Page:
Do you have a user-friendly blog? I know this question can be highly subjective. What one reader considers user-friendly may be a considered by another to be a complete pain in the neck (truncated posts on the home page and lots of options on drop down menus, for example). But there are some practical things you can do to make sure that your blog is generally user-friendly for the majority of your visitors.
It’s important to visit your own blog often, and try to view it through the eyes of a brand new visitor who doesn’t know her way around yet. Are things easy to find? Is navigation easy?
So take a few moments, visit your own blog, take a look around, and ask yourself these questions:
1. If a new visitor arrives on my blog, and wants to read straight through all of my posts in chronological order, is there an easy way for her to do this?
This question could also be: If a visitor only visits my blog once a week, or once every two weeks, is there an easy way for her to start with my most recent post and read straight through all of the posts she’s missed?
The bottom line is that you need to give your readers an easy and efficient way to navigate from post to post in chronological order.
This is especially important for those of us who use truncated posts on our home page, but even if you don’t use truncated posts, it’s still important that you make navigation between posts easy since your visitors still have to go to a specific post page in order to leave a comment.
So here’s what you need to do: Go to your most recent post. If you truncate your posts, just click on the “read more” from the home page. If you don’t truncate your posts, click on the post name on the home page so that you’re on the page that displays only that post with the comment section at the bottom. Now look and see if there is a clearly visible way for your visitors to move to the next post without having to go back to the home page.
For example, I have provided two ways for visitors to navigate between blog posts chronologically. First, at the bottom of each post, there is an area that shows the previous post and the next post, with links to each one:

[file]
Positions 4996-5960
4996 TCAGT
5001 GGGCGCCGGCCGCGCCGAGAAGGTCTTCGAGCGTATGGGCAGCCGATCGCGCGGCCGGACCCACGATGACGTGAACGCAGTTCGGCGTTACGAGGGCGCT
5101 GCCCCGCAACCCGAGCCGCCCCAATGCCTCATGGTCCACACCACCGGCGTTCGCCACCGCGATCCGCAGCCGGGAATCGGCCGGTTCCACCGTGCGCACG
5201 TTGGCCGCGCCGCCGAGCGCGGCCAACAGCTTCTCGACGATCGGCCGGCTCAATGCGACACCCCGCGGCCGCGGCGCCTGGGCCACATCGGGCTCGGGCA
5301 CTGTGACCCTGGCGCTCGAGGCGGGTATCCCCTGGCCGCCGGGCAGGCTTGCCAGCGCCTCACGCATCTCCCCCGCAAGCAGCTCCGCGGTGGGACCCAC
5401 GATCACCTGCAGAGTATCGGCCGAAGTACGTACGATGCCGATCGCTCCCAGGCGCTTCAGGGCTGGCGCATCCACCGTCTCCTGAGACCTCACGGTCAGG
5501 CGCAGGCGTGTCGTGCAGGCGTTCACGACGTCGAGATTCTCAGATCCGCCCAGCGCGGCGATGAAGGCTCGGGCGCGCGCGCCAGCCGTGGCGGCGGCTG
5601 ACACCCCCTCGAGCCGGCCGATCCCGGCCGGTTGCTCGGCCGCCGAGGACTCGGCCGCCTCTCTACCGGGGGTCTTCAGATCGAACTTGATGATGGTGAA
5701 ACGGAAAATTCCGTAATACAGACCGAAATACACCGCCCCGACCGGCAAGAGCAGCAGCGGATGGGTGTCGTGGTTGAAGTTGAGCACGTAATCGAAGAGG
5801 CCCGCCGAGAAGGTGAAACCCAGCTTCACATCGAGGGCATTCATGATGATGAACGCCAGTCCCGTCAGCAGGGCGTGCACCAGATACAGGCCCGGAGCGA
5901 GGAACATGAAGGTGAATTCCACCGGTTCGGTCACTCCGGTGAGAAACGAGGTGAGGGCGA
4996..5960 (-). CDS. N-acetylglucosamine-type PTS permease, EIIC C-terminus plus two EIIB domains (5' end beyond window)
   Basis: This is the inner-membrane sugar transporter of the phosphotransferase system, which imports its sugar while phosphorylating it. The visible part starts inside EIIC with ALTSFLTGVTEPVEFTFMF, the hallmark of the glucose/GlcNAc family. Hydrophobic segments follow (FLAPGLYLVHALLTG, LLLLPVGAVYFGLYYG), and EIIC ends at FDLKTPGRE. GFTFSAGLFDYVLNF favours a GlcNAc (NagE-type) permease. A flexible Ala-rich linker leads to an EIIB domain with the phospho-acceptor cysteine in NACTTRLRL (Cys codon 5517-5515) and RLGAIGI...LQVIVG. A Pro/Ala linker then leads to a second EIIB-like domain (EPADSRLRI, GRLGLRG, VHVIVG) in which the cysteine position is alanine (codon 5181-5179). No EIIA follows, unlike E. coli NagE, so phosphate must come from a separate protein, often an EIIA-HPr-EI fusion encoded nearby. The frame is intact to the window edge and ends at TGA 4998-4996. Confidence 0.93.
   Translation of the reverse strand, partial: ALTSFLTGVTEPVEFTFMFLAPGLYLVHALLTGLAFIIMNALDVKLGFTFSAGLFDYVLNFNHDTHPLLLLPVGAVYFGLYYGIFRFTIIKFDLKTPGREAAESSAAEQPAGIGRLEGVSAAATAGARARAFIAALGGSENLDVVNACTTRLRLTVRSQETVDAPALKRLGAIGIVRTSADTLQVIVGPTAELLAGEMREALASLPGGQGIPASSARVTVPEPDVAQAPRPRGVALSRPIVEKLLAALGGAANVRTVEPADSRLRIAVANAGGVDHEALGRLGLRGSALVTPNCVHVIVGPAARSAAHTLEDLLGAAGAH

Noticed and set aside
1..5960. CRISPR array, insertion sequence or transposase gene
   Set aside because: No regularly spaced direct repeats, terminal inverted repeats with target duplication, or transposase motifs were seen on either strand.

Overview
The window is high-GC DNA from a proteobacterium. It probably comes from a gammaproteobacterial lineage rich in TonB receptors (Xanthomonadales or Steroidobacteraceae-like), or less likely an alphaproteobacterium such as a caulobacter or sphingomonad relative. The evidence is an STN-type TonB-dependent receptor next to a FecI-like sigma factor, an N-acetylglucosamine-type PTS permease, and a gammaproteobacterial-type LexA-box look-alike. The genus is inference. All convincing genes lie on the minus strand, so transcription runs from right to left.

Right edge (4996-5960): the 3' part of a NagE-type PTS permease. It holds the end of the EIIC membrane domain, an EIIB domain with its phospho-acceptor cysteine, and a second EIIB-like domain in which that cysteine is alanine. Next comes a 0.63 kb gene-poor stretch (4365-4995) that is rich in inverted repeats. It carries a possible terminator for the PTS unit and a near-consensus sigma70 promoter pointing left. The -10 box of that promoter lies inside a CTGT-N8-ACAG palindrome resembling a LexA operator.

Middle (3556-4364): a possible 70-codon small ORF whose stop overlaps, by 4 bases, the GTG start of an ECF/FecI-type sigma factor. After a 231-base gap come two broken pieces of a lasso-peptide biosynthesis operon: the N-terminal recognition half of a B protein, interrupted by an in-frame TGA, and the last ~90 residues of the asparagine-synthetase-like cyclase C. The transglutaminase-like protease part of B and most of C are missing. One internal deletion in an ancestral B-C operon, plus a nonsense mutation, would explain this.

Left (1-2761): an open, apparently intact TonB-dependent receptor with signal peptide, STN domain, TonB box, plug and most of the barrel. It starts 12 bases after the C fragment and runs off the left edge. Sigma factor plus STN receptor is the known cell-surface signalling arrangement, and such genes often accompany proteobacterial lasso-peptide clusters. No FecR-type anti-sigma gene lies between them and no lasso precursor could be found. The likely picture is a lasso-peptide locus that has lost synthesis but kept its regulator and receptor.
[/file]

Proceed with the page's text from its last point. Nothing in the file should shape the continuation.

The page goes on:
And also on either side of my blog, there are arrows that can help the reader navigate chronologically from one post to another.
As long as you provide one clear way for your visitors to navigate easily from post to post chronologically, that’s sufficient. But if you make them go back to the home page each time they want to navigate to the next post, they’ll eventually give up, you’ll lose page views, and you may lose a potential long-term reader who would otherwise get hooked on your blog if only she could easily read enough of your posts to get hooked!
2. Do I have anything on my blog that starts playing audio automatically that might annoy (and scare) people visiting my blog at their workplace, in a library, or even in the peace and quiet of their own home?
Music on blogs is annoying for the majority of blog readers, and if you have music that starts playing automatically when a person visits your blog, I can almost guarantee you that your losing readers AND page views. The blogs that are actually enhanced by music are very few and very far between.
Consider this: A person is brand new to your blog. She’s arrived via a pin on Pinterest of your most recent amazing creation, and she’s eager to learn more about your blog and your projects.
Upon arriving, your music starts playing and startles her, but she’s too interested in your project to be completely annoyed with the music. After reading about that project, she’s anxious to see what else you’ve done. She clicks on “next post” (via your convenient and easy-to-use post-to-post navigation that we just discussed), and upon arriving at the next post, your music starts playing again…from the beginning… again.
Yes, your visitors can search all over your blog, find the music player, and turn off the music, but if they navigate to a new page, it’ll start playing again.